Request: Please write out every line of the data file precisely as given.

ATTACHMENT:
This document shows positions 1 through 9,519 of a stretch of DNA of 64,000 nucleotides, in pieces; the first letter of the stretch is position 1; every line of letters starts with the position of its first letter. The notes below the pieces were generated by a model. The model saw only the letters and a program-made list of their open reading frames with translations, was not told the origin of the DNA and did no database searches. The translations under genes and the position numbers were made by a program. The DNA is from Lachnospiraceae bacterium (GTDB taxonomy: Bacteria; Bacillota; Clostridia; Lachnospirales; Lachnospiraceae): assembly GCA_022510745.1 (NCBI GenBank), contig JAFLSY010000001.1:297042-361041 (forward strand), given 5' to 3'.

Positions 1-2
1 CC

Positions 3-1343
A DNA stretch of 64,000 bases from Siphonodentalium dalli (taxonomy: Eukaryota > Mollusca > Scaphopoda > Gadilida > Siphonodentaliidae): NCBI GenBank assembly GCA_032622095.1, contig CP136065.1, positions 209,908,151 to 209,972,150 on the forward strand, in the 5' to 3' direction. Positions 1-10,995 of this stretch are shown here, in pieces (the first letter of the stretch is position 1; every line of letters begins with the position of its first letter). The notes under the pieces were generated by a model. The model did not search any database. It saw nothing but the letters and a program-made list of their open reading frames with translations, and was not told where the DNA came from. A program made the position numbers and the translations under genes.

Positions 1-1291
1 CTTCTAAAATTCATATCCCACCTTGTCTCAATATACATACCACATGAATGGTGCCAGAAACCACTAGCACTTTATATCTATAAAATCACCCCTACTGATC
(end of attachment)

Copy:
This document shows positions 1 through 9,519 of a stretch of DNA of 64,000 nucleotides, in pieces; the first letter of the stretch is position 1; every line of letters starts with the position of its first letter. The notes below the pieces were generated by a model. The model saw only the letters and a program-made list of their open reading frames with translations, was not told the origin of the DNA and did no database searches. The translations under genes and the position numbers were made by a program. The DNA is from Lachnospiraceae bacterium (GTDB taxonomy: Bacteria; Bacillota; Clostridia; Lachnospirales; Lachnospiraceae): assembly GCA_022510745.1 (NCBI GenBank), contig JAFLSY010000001.1:297042-361041 (forward strand), given 5' to 3'.

Positions 1-2
1 CC

Positions 3-1343
A DNA stretch of 64,000 bases from Siphonodentalium dalli (taxonomy: Eukaryota > Mollusca > Scaphopoda > Gadilida > Siphonodentaliidae): NCBI GenBank assembly GCA_032622095.1, contig CP136065.1, positions 209,908,151 to 209,972,150 on the forward strand, in the 5' to 3' direction. Positions 1-10,995 of this stretch are shown here, in pieces (the first letter of the stretch is position 1; every line of letters begins with the position of its first letter). The notes under the pieces were generated by a model. The model did not search any database. It saw nothing but the letters and a program-made list of their open reading frames with translations, and was not told where the DNA came from. A program made the position numbers and the translations under genes.

Positions 1-1291
1 CTTCTAAAATTCATATCCCACCTTGTCTCAATATACATACCACATGAATGGTGCCAGAAACCACTAGCACTTTATATCTATAAAATCACCCCTACTGATC